According to Judd, the Sentinel Program is “the last, best solution when the shooter shows up, when everything else has failed.” But it’s clear that he doesn’t support any measures that would stop a school shooter from obtaining a semi-automatic weapon in the first place. “We have gun control on the campuses of the state of Florida,” Judd said. “How did that work in Broward County? It didn’t, because only the good people didn’t have a gun on campus that day.” Instead, he accepted school shootings as a given, a natural phenomenon like hurricanes and earthquakes that can’t be prevented, only mitigated.

There’s no proof that the Sentinel Program or any similar call to arm teachers will prevent another school shooting from happening. The Stoneman Douglas shooter was familiar with his school’s anti-shooting measures; he reportedly never came into contact with the school’s armed resource officer. Fifty-one percent of U.S. schools had at least one uniformed officer working on campus in 2014, and gun violence on campuses has continued apace regardless. As Brigham mentioned, even trained police officers miss their target most of the time — last year, NYPD officers only accurately hit their target 44 percent of the time, a rate that was better than that of many major police departments — so it’s unlikely that teachers, even those who are trained, will do much better when trying to protect themselves and students from a shooter carrying a semi-automatic rifle.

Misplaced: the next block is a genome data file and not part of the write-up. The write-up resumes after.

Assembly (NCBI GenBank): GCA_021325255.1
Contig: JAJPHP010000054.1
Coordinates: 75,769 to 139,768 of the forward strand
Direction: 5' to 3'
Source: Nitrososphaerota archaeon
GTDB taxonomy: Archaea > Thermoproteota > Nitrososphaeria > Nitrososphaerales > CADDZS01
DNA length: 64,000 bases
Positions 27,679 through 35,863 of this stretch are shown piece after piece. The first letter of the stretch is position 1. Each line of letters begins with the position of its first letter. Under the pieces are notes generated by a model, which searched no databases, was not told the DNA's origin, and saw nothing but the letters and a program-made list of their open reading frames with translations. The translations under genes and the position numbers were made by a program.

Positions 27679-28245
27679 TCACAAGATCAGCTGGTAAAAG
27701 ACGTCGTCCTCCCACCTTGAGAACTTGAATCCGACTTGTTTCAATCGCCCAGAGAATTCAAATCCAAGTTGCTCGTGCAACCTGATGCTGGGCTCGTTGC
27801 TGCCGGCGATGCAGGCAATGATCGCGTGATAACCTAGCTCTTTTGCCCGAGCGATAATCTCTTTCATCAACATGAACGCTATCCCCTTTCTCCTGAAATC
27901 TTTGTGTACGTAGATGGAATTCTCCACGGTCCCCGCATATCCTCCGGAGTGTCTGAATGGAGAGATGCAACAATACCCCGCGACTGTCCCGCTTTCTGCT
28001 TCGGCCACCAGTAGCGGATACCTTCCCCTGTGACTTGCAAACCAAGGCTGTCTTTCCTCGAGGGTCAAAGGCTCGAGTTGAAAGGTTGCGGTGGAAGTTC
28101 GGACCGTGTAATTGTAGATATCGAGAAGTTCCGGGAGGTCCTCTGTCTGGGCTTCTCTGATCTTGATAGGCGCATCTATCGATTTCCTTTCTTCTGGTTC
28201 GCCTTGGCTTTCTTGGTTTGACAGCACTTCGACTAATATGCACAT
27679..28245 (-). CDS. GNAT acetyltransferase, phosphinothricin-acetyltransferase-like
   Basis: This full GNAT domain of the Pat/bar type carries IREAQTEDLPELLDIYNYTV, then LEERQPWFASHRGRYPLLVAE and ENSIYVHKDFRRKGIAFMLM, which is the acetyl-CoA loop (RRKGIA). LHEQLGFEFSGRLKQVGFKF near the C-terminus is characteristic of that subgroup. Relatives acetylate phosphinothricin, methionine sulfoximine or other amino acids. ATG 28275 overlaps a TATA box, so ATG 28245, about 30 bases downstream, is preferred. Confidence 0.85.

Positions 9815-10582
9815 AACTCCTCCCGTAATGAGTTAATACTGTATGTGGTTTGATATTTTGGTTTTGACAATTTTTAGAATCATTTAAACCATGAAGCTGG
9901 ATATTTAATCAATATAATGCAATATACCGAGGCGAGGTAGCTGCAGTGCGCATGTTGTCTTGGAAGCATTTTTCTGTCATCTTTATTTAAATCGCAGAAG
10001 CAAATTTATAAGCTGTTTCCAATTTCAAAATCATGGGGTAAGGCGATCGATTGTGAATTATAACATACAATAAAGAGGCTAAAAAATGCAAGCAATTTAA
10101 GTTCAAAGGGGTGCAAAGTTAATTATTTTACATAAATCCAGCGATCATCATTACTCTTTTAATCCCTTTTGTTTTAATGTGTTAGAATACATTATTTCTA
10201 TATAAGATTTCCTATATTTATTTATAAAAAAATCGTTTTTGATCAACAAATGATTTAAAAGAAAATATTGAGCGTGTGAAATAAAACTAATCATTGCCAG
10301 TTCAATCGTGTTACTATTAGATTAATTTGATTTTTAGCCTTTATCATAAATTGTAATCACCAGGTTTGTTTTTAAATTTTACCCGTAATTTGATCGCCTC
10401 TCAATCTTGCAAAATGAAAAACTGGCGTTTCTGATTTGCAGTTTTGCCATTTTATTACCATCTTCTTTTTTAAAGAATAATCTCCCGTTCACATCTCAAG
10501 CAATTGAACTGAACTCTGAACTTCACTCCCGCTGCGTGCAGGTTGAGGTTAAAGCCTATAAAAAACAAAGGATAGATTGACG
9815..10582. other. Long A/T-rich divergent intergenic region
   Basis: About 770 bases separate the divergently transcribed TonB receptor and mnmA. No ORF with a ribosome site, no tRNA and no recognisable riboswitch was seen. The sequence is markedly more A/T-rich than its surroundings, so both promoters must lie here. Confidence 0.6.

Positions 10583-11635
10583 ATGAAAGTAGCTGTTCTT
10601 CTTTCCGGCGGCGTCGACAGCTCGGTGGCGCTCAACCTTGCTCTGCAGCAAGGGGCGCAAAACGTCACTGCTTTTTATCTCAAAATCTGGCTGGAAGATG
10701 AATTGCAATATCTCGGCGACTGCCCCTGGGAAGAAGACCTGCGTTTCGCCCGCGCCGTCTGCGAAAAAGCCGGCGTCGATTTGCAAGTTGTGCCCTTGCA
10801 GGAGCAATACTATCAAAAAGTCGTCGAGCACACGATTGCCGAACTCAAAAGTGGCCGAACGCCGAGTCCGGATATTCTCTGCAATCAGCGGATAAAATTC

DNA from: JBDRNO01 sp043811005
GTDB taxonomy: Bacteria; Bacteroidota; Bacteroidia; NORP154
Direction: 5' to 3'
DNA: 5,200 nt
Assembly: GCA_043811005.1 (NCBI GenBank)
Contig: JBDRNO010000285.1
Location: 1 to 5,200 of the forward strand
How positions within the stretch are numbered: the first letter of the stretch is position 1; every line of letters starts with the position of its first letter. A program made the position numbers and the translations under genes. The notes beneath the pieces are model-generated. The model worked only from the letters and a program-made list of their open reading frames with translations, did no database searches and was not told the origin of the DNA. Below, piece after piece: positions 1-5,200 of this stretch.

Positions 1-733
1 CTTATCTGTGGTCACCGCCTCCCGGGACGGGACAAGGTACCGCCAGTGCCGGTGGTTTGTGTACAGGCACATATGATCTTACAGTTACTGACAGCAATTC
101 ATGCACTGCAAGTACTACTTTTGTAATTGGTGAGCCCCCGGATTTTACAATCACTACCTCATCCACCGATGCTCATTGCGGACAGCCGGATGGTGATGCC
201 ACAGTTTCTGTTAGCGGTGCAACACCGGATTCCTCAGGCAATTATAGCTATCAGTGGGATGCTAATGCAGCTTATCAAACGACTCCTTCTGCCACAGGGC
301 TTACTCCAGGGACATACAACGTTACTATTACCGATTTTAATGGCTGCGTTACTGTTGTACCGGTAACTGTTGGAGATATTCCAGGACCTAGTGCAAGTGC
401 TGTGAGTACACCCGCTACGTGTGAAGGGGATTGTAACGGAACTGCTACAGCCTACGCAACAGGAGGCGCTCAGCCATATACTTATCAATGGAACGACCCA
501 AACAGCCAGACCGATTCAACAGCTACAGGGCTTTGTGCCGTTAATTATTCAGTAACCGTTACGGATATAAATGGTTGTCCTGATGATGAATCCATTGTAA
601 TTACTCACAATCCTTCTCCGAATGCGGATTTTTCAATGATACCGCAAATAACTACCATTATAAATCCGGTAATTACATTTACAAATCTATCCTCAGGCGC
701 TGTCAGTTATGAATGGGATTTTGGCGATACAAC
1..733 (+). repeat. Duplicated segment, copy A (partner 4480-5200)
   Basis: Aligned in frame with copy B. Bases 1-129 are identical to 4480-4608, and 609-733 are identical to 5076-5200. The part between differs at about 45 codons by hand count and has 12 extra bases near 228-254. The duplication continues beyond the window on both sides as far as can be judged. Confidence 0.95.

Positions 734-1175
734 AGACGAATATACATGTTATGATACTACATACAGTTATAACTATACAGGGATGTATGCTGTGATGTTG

Judd isn’t alone in his ideology. On Tuesday, the Florida House refused to even debate a ban on AR-15s and other semi-automatic rifles that was proposed by Democrats and supported by survivors of the Stoneman Douglas shooting, many of whom were in attendance. Meanwhile, the State Senate’s incoming majority leader is considering expanding Judd’s Sentinel Program to other parts of the state. On Wednesday, Trump met with victims of gun violence, during which he, too suggested that arming teachers could prevent future shootings. “If you had a teacher who was adept at firearms, they could end the attack very quickly,” he said. Judd, Trump, and others are perfectly comfortable telling victims of school shootings they know what’s best for them — but they aren’t interested in listening to what they actually want.